Cornell University

The Cornell Hoot

On the origins and practice of the Cornell Hoot, a mycological finding tool. Aug 2013

Azalea divinity

Azalea galls look like papier mache fruit, but they are a fungus' work of art. Jul 2013

Woolly mammoths, from art by Mauricio_Antón

Mammoth Poo Fungi

Fungi that lived on mammoth poo have something to tell us. Jun 2013

Rear view of the salt shaker

Flying salt shakers of death

Massospora: A kind of fungus that turns a cicada into a salt shaker of death! Feb 2013

Mushrooms by Alan Weir from flickr

ZAP! Lightning, Gods, and Mushrooms

Everyone knows thunder and lightning make mushrooms grow... Jan 2013

A.D. White House at Cornell University in 2012

Atkinson’s Lost Inocybe

A mushroom discovered on the Cornell campus: on Inocybe olpidiocystis and other unknowns. Jan 2013

A platypus!

Bully for the Platypus

Platypuses in Tasmania are host to a weird fungal disease. Nov 2012

New Growth: Hairy Homer

We unveil our Practically Instant Hair Growth Potion, with help from H. Simpson. Aug 2012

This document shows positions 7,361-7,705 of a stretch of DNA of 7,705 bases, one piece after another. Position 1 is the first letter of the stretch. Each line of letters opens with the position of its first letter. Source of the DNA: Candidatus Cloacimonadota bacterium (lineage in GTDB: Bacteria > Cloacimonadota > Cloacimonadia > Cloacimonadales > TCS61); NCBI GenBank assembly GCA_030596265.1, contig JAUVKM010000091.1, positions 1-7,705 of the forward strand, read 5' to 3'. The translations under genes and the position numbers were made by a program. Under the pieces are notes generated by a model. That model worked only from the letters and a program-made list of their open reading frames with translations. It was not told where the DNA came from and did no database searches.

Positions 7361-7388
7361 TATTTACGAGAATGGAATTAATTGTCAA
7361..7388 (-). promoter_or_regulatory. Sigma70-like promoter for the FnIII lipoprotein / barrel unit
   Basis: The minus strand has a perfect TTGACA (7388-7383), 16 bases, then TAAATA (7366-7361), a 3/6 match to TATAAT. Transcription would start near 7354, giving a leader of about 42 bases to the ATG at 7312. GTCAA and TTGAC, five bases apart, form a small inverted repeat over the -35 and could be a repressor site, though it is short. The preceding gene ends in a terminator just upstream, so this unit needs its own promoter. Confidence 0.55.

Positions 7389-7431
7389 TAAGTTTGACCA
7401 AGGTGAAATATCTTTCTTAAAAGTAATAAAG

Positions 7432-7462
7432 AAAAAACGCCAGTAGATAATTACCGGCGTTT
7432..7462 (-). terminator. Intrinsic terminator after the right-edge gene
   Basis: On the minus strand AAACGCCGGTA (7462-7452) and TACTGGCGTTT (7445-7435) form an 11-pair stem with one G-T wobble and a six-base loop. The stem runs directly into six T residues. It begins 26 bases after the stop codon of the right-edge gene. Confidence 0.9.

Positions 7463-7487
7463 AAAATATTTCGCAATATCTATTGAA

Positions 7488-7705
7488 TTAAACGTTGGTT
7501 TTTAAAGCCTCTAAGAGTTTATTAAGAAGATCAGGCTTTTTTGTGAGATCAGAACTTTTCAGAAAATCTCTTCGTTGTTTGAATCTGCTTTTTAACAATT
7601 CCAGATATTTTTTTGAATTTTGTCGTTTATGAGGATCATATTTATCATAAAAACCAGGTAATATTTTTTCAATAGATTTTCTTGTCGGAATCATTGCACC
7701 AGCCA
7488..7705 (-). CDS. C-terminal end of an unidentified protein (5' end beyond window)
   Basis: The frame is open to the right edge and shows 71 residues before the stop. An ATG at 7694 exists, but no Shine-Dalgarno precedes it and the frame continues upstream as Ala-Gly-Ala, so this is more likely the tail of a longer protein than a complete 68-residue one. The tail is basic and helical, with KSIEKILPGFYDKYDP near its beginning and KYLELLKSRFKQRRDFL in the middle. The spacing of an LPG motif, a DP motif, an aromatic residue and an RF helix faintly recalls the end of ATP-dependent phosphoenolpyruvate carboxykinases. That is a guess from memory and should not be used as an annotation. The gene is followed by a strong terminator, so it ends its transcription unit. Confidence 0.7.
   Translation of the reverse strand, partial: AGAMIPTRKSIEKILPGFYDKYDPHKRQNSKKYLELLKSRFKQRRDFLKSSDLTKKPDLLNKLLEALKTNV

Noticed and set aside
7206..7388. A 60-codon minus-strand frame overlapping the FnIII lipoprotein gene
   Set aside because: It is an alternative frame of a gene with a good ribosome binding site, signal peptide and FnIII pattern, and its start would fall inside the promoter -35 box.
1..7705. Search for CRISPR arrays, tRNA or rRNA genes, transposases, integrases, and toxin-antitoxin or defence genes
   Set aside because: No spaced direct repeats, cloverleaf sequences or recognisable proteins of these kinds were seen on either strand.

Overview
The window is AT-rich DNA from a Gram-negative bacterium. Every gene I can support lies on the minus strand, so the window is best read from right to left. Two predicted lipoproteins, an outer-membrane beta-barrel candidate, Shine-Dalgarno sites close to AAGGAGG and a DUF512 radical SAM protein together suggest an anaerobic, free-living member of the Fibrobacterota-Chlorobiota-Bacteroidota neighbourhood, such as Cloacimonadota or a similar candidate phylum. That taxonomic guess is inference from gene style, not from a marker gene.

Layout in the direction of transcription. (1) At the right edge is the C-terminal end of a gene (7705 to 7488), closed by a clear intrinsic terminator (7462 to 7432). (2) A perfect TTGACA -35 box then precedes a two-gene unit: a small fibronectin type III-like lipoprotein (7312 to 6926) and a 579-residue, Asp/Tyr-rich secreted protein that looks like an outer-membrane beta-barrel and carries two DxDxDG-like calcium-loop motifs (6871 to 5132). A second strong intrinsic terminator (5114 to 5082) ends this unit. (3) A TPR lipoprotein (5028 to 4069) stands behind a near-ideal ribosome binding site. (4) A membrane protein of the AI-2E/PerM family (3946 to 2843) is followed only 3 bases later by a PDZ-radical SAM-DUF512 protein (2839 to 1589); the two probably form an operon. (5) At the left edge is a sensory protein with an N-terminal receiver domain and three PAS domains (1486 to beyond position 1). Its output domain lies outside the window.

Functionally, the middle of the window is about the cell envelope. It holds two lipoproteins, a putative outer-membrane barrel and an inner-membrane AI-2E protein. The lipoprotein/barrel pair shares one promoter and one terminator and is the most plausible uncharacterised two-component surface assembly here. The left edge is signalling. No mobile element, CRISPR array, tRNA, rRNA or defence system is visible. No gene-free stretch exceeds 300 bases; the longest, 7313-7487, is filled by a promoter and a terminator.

refreshingly fungusy

I ate fungus slime, and it made my breath minty fresh

The title says it all. The wonders of pullulan. Jul 2012

George F. Atkinson

An introduction to G.F. Atkinson, a prominent Cornell mycologist of the early 1900s, by Torben Russo. Feb 2012

The Lichens of Tower Road

Lichens line your daily stroll, and they might be telling you something. Dec 2011

Explore your world with tape

A customs agent, a car, a mold, and a roll of tape on a Friday afternoon. Oct 2011


Most people don't pay much attention to fungi, which include things like mushrooms, molds, yeasts, and mildews. Here at Cornell we think they're pretty fascinating. In fact, even the most disgusting foot diseases and moldy strawberries are dear to our hearts. We'd like to talk to you about fungi, so that like us, you too can tell gross stories at the dinner table. Afterwards, maybe you'll notice some things you would have overlooked before, and we think this could be good for the planet.

Kathie T. Hodge, Editor

Beneath Notice, our book of borescopic mycology.


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